Exploring holistic nursing


— Nurses wear many hats. In addition to tending to patients and helping families of patients, nurses incorporate the latest technologies into patients’ treatment. Some even work outside of hospitals and doctor’s offices to train the next generation of nurses.

Nursing has also branched out to include holistic nursing, which employs alternative medicine to care for patients. Alternative medicine is sometimes combined with traditional western medicine, requiring holistic nurses, who are sometimes referred to as “complementary health nurses,” understand both holistic and traditional nursing methods.

According to the Campaign for Nursing’s Future, sponsored by Johnson & Johnson, holistic nursing is rooted in the idea that nurses cannot treat a patient’s physical health without addressing the whole person. In addition to addressing their patients’ physical problems, holistic nurses will also try to address their patients’ mental, spiritual and emotional well-being.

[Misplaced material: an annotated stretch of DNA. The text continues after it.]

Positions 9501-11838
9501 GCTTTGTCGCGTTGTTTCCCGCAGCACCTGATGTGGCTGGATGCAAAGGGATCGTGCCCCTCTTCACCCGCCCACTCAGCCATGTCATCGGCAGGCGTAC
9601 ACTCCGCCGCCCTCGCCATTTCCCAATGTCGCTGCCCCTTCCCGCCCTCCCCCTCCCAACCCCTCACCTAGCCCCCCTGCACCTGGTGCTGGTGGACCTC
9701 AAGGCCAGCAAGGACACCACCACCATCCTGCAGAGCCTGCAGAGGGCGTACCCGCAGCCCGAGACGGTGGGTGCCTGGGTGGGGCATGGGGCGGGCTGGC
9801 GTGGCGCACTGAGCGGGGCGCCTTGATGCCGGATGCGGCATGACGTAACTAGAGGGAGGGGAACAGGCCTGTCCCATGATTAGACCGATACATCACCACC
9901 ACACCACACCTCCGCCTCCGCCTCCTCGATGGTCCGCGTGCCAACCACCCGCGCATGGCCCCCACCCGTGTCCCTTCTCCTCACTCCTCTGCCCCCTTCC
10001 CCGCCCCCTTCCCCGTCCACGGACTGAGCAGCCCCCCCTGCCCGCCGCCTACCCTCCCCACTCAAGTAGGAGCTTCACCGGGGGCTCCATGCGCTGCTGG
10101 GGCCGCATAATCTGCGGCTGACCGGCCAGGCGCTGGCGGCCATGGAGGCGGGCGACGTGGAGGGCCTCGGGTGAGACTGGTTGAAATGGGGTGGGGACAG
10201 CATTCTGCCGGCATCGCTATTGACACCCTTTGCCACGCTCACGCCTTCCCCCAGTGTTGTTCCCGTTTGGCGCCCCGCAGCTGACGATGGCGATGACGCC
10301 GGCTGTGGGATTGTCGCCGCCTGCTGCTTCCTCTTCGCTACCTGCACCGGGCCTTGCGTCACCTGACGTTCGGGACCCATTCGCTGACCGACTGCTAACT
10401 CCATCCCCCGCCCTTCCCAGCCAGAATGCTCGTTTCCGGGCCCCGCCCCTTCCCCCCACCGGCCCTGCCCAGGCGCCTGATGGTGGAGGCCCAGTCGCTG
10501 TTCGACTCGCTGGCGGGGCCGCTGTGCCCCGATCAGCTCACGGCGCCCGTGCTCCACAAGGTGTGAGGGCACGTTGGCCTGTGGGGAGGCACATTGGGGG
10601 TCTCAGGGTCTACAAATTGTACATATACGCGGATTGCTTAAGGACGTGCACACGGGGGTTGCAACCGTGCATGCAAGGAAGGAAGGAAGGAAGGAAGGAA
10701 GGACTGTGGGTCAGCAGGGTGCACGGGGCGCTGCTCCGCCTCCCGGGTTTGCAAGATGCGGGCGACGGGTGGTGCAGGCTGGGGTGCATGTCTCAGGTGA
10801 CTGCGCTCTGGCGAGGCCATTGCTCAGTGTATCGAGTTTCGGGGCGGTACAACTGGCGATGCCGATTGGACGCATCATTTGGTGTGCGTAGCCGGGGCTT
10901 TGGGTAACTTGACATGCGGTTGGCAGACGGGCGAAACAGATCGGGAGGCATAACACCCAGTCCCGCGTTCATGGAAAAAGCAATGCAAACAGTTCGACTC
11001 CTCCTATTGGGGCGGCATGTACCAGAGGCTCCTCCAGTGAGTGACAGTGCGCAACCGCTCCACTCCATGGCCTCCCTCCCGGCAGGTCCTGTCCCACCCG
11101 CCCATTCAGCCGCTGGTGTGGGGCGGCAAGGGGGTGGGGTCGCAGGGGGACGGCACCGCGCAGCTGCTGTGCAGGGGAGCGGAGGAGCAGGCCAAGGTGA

Holistic nursing is a growing field, and it’s entirely possible that the role of holistic nurses will expand in the years to come. Some of the things today’s holistic nurses do include:

· acupuncture

· assisting patients with managing stress

· aromatherapy

· massage

· hypnosis, hydrotherapy and balneotherapy

· Chinese and Eastern healing practices

· wellness coaching

According to the American Holistic Nurses Association, holistic nursing is not intended to negate the validity of conventional medical therapies, such as traditional nursing. Holistic nursing serves to complement, broaden and enrich the scope of nursing practices while aiming to help patients access their greatest healing potential.

The AHNA notes that holistic nurses must be registered and/or licensed. Such nurses may be found working at hospitals, universities and private practices.

Men and women interested in pursuing a career in nursing can learn more about holistic nursing at www.ahna.org.